Summary: Whether you are studying for a big exam or just need to remember a few minor details, researchers say reading aloud can help you retain information.
Source: University of Waterloo.
You are more likely to remember something if you read it out loud, a study from the University of Waterloo has found.
A recent Waterloo study found that speaking text aloud helps to get words into long-term memory. Dubbed the “production effect,” the study determined that it is the dual action of speaking and hearing oneself that has the most beneficial impact on memory.
“This study confirms that learning and memory benefit from active involvement,” said Colin M. MacLeod, a professor and chair of the Department of Psychology at Waterloo, who co-authored the study with the lead author, post-doctoral fellow Noah Forrin. “When we add an active measure or a production element to a word, that word becomes more distinct in long-term memory, and hence more memorable.”
The study tested four methods for learning written information, including reading silently, hearing someone else read, listening to a recording of oneself reading, and reading aloud in real time. Results from tests with 95 participants showed that the production effect of reading information aloud to yourself resulted in the best remembering.
“When we consider the practical applications of this research, I think of seniors who are advised to do puzzles and crosswords to help strengthen their memory,” said MacLeod. “This study suggests that the idea of action or activity also improves memory.
“And we know that regular exercise and movement are also strong building blocks for a good memory.”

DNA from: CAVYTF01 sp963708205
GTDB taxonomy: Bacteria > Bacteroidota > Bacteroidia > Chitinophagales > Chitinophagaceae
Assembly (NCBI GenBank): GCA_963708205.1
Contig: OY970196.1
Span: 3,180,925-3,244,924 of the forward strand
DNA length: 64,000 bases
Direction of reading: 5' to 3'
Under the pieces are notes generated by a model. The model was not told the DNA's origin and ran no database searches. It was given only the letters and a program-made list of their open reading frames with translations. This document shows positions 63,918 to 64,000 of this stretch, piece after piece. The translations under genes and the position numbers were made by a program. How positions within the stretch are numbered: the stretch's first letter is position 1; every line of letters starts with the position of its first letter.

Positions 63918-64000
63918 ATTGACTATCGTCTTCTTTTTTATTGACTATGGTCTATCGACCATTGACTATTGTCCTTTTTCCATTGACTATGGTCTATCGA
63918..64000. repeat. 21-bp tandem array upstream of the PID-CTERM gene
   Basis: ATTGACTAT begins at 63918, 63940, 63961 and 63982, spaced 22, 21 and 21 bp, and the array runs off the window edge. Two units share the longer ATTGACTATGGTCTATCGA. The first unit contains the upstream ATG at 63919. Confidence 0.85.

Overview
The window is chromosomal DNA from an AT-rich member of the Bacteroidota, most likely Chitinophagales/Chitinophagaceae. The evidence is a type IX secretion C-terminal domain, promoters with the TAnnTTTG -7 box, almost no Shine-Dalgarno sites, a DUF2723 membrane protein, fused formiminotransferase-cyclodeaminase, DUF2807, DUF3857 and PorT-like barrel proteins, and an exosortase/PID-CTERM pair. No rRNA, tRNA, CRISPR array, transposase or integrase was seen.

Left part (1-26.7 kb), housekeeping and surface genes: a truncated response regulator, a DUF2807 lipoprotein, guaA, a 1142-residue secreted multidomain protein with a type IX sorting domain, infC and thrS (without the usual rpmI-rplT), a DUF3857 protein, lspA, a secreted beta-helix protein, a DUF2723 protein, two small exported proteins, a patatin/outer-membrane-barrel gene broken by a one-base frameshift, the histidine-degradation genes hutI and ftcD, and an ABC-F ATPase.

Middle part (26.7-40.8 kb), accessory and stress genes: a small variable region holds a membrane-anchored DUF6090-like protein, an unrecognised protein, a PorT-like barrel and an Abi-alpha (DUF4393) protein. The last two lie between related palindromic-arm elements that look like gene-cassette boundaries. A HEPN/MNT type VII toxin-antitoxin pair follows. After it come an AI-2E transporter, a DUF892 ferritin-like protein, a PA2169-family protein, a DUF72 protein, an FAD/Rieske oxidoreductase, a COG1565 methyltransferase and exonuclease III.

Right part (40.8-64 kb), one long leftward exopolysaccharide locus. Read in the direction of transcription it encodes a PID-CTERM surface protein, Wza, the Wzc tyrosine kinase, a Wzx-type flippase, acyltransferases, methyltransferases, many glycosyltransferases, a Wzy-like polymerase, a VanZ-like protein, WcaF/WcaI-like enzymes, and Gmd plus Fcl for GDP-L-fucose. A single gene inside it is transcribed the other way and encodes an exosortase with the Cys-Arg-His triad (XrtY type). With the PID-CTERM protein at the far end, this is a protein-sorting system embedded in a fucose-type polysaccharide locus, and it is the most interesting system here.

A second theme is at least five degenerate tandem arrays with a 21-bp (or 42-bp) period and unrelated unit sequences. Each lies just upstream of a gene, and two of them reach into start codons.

This research builds on previous studies by MacLeod, Forrin, and colleagues that measure the production effect of activities, such as writing and typing words, in enhancing overall memory retention.
This latest study shows that part of the memory benefit of speech stems from it being personal and self-referential.
About this neuroscience research article
Source: Matthew Grant – University of Waterloo Publisher: Organized by NeuroscienceNews.com. Image Source: NeuroscienceNews.com image is in the public domain. Original Research:Abstract for “This time it’s personal: the memory benefit of hearing oneself” by Noah D. Forrin & Colin M. MacLeod in Memory. Published online October 2 2017 doi:10.1080/09658211.2017.1383434
[cbtabs][cbtab title=”MLA”]University of Waterloo “Reading Information Aloud to Yourself Improves Memory.” NeuroscienceNews. NeuroscienceNews, 30 November 2017. <https://neurosciencenews.com/memory-reading-aloud-8084/>.[/cbtab][cbtab title=”APA”]University of Waterloo (2017, November 30). Reading Information Aloud to Yourself Improves Memory. NeuroscienceNews. Retrieved November 30, 2017 from https://neurosciencenews.com/memory-reading-aloud-8084/[/cbtab][cbtab title=”Chicago”]University of Waterloo “Reading Information Aloud to Yourself Improves Memory.” https://neurosciencenews.com/memory-reading-aloud-8084/ (accessed November 30, 2017).[/cbtab][/cbtabs]
This time it’s personal: the memory benefit of hearing oneself
The production effect is the memory advantage of saying words aloud over simply reading them silently. It has been hypothesised that this advantage stems from production featuring distinctive information that stands out at study relative to reading silently. MacLeod (2011) (I said, you said: The production effect gets personal. Psychonomic Bulletin & Review, 18, 1197–1202. doi:10.3758/s13423-011-0168-8) found superior memory for reading aloud oneself vs. hearing another person read aloud, which suggests that motor information (speaking), self-referential information (i.e., “I said it”), or both contribute to the production effect. In the present experiment, we dissociated the influence on memory of these two components by including a study condition in which participants heard themselves read words aloud (recorded earlier) – a first for production effect research – along with the more typical study conditions of reading aloud, hearing someone else speak, and reading silently. There was a gradient of memory across these four conditions, with hearing oneself lying between speaking and hearing someone else speak. These results imply that oral production is beneficial because it entails two distinctive components: a motor (speech) act and a unique, self-referential auditory input.
“This time it’s personal: the memory benefit of hearing oneself” by Noah D. Forrin & Colin M. MacLeod in Memory. Published online October 2 2017 doi:10.1080/09658211.2017.1383434